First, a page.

The Center for Justice and Accountability has been at the forefront of holding perpetrators of genocide accountable – from our Guatemala Genocide Case in Spain to the Khmer Rouge Trials in Cambodia.
The use of the term “genocide” as an international crime arose in the aftermath of the Holocaust. After the Nuremburg trials revealed the horrible extent of Nazi crimes, the U.N. General Assembly passed a resolution in 1946 making the crime of genocide punishable under international law. In 1948, the U.N. approved the Convention on the Prevention and Punishment of the Crime of Genocide, which defined genocide as “any of the following acts committed with intent to destroy, in whole or in part, a national, ethnic, racial or religious group, as such:
• killing members of the group;
• causing serious bodily or mental harm to members of the group;
• deliberately inflicting on the group conditions of life, calculated to bring about its physical destruction in whole or in part;
• imposing measures intended to prevent births within the group;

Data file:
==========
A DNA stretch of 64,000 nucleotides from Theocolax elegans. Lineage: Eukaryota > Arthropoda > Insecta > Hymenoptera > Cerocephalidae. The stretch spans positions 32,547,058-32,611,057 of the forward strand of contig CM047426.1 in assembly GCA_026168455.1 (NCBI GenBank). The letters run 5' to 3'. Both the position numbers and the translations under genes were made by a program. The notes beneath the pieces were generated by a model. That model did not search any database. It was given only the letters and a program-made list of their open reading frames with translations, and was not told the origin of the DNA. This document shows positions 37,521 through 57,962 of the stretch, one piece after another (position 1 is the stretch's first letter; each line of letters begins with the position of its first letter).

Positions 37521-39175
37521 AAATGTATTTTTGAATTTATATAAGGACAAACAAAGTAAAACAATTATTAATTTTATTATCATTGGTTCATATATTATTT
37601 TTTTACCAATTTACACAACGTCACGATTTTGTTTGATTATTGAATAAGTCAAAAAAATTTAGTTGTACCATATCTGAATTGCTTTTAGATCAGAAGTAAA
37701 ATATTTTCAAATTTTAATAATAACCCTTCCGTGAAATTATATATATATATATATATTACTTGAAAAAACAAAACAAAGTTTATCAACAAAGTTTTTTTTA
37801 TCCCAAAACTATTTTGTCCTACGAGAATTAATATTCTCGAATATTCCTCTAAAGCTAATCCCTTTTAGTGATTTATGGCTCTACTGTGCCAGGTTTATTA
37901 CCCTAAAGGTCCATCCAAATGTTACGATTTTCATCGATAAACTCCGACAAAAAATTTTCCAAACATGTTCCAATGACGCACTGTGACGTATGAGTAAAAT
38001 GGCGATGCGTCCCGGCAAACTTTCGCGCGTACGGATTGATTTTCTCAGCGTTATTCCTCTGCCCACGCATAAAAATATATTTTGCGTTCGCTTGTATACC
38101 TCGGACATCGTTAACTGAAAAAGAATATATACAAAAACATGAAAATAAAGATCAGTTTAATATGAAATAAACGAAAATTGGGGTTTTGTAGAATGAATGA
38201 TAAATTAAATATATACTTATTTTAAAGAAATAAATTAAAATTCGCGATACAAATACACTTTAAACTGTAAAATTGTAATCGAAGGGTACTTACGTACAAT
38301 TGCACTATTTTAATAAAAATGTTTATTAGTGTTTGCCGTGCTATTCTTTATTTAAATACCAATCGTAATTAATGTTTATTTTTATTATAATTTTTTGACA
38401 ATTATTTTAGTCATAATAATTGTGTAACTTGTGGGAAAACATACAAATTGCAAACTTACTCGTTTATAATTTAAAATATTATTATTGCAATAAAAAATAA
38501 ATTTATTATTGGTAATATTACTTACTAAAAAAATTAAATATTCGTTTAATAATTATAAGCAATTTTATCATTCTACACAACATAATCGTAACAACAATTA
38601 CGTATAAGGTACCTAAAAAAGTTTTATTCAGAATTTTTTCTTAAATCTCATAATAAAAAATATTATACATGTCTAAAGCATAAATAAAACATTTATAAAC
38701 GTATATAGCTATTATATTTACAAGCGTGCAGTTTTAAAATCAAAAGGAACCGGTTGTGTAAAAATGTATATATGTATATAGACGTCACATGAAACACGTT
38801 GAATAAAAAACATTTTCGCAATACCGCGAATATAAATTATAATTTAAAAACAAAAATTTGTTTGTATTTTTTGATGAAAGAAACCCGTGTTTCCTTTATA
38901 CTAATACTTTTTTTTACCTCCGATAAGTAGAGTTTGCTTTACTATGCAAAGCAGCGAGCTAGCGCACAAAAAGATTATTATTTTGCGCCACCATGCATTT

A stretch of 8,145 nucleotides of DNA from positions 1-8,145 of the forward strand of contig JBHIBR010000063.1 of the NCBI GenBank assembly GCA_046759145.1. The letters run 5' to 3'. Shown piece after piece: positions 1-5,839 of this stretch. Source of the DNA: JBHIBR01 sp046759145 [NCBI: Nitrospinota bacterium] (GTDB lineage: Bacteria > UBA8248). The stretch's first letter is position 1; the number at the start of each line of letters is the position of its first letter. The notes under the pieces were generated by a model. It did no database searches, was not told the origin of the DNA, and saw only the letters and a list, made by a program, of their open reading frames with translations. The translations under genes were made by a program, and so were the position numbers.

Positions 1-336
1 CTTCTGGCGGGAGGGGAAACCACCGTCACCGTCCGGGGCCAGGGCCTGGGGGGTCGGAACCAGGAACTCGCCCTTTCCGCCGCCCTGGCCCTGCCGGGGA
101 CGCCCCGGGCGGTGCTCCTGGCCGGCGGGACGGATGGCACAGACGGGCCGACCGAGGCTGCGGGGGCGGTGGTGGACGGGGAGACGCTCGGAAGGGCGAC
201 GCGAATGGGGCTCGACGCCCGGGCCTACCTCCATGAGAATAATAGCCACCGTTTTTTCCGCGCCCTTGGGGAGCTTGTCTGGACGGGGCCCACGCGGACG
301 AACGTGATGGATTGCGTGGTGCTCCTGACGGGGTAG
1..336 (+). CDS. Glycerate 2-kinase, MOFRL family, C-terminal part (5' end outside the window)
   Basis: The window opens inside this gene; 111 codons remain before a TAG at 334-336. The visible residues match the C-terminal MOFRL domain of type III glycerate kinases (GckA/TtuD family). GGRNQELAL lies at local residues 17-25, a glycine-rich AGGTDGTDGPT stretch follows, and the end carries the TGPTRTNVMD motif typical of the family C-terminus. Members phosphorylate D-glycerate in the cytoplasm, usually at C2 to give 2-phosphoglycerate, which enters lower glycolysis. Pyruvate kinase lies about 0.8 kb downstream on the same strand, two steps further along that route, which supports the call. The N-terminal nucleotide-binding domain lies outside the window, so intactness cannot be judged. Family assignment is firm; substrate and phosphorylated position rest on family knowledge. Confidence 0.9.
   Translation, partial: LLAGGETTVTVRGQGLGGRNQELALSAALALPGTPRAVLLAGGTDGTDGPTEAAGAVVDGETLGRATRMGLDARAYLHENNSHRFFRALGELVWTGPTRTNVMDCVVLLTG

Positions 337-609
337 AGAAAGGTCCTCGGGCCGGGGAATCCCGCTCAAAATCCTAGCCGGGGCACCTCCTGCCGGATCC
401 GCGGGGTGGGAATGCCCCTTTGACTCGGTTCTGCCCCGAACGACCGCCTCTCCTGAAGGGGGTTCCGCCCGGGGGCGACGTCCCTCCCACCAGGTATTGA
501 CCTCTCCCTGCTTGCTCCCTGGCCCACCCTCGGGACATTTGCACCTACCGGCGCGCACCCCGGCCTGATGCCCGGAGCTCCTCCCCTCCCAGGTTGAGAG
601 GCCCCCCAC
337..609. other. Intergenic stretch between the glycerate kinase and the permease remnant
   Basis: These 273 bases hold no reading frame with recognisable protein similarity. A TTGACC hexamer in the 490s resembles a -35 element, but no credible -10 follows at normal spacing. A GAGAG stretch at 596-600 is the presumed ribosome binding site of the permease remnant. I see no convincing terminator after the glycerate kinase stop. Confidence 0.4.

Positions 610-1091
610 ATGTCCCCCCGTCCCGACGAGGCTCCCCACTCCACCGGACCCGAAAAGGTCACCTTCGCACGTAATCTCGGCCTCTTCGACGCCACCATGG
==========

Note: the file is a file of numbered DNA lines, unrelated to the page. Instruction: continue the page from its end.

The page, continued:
• forcibly transferring children of the group to another group.”
In our Guatemala Genocide Case, CJA brought over 40 indigenous Guatemalans to Madrid to testify about the atrocities they faced, marking the first time a national court had heard evidence from Maya survivors on Guatemala’s “Silent Holocaust” in which thousands of indigenous Guatemalans were killed. When the government of Guatemala agreed to prosecute former President Efraín Ríos Montt for the genocide, Spain stayed the criminal case in Madrid, and CJA provided our expertise, witnesses, and evidence in support of the prosecution.
CJA has also played a significant role in the Khmer Rouge Trials, representing 45 Cambodian-Americans who survived a campaign of violence led by the Khmer Rouge regime, which led to the death of 1,700,000 to 3,000,000 Cambodians. On August 7, 2014, Nuon Chea, second-in-command to Khmer Rouge leader Pol Pot, received a life sentence for crimes against humanity, along with another top-tier Khmer Rouge leader, Khieu Samphan. The Extraordinary Chambers for the Courts of Cambodia cited our plaintiffs extensively in its opinion finding the former Khmer Rouge leaders guilty.
In the United States, CJA successfully advocated for a Genocide Accountability Act giving the Department of Justice the ability to prosecute individuals found in the United States who are alleged to have committed the act of genocide.